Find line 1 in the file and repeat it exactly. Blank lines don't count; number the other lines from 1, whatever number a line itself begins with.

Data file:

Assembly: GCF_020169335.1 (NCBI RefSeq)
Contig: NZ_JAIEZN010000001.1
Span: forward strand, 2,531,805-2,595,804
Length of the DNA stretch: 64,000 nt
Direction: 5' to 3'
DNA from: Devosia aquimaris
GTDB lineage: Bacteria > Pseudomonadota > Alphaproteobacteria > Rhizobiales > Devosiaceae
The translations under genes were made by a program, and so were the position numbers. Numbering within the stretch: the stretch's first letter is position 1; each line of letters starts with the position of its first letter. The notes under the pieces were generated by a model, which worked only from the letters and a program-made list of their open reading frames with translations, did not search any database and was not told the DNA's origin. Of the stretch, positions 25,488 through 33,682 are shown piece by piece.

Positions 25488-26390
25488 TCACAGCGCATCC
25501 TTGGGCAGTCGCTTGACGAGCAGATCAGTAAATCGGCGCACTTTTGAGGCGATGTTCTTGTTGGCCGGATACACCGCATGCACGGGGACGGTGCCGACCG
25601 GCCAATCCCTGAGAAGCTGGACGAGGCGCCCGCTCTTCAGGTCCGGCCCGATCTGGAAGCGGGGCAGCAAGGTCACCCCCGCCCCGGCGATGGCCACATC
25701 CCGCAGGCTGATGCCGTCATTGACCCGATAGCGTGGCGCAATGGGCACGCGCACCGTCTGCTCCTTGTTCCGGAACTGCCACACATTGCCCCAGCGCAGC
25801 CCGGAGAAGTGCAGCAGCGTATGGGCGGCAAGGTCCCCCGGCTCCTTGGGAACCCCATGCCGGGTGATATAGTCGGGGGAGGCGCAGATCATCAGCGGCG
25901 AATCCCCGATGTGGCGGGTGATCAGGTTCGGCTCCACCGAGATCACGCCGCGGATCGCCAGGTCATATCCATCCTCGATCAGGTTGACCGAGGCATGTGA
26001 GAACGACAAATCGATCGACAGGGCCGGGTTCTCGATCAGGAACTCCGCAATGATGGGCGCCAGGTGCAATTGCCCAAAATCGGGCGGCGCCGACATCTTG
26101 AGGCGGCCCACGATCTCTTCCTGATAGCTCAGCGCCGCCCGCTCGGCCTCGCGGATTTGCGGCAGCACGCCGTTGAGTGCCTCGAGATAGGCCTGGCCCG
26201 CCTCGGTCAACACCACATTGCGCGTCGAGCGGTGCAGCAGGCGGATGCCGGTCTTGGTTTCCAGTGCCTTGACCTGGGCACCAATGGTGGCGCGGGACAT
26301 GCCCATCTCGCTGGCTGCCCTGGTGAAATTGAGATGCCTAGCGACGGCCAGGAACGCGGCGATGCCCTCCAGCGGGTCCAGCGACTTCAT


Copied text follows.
Assembly: GCF_020169335.1 (NCBI RefSeq)